May 9, 2014 — The explosive growth of Hispanic Catholics in the U.S. is overwhelming the Catholic Church, according to a landmark Boston College study of Hispanic Catholic parishes. The newly-released report, conducted in collaboration with the Center for Applied Research in the Apostolate at Georgetown University, found that Hispanic Catholic communities are in need of change across areas of education, language, geography, ministry and outreach.
Nearly one in every four Catholic parishes in the U.S. provides some form of organized ministry to Hispanics, but demand for services at parishes with Hispanic ministries exceeds available resources on a scale never before seen by the Church, the study found.
Parishes and dioceses with Hispanic ministry need to assign the highest priority to the development of sound strategies to invest in those ministries, said Boston College School of Theology and Ministry Assistant Professor Hosffman Ospino, lead author of the report.
The survey highlighted the necessity of additional programs to prepare Hispanic priests and church leaders. “A new generation of Hispanic leaders in the Church is emerging,” said Ospino. “The question is: is the Catholic Church ready for this?”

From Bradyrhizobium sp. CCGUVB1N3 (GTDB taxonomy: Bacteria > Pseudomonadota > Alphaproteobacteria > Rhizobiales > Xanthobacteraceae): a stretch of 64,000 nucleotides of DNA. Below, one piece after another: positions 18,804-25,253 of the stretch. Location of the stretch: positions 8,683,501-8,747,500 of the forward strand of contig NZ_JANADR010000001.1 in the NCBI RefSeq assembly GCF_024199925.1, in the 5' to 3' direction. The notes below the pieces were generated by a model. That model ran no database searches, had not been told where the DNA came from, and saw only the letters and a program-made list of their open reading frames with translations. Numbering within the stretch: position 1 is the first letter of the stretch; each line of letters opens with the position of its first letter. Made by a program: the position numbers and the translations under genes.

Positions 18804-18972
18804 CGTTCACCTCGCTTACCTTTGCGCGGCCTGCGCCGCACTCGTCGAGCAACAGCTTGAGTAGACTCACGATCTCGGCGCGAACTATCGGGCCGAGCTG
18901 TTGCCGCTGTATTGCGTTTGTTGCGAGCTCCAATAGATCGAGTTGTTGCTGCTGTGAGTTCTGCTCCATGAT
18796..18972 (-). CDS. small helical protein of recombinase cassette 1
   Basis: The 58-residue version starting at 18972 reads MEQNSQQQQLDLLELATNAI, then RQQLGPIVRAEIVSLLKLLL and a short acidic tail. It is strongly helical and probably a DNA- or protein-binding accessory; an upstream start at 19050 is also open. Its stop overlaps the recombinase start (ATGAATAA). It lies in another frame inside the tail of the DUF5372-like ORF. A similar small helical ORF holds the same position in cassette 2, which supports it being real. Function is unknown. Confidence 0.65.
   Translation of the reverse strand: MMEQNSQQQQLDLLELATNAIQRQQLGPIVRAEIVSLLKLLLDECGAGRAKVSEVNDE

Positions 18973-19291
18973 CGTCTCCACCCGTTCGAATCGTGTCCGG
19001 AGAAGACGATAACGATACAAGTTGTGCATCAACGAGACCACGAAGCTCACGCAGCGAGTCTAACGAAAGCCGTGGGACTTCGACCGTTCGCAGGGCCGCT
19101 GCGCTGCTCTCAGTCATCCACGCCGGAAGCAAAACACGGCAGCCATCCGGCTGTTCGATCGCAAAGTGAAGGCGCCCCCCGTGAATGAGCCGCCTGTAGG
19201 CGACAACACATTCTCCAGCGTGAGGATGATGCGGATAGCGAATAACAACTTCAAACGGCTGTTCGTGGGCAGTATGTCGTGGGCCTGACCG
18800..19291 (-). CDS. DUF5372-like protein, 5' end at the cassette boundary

According to Ospino, about one in five pastoral leaders serving Hispanic Catholics in major ministerial positions in parishes and dioceses are unpaid. “While clergy and vowed religious count on established support networks, a significant number of these unpaid leaders are lay women and men,” he said. “Parishes and dioceses need to urgently attend to questions of fair compensation and parity with non-Hispanic ministries.”
The changes are also shifting the geographic balance of influence for the Church in America, according to the study. While 61 percent of all Catholic parishes are currently located in the Midwest and Northeast, the fast-growing Hispanic population is taking hold in the South and West, where 61 percent of parishes with Hispanic ministry are now located. The Church needs to develop a strategic plan to welcome and serve this predominantly Catholic ethnic group in the U.S. or risk alienating them, according to Ospino.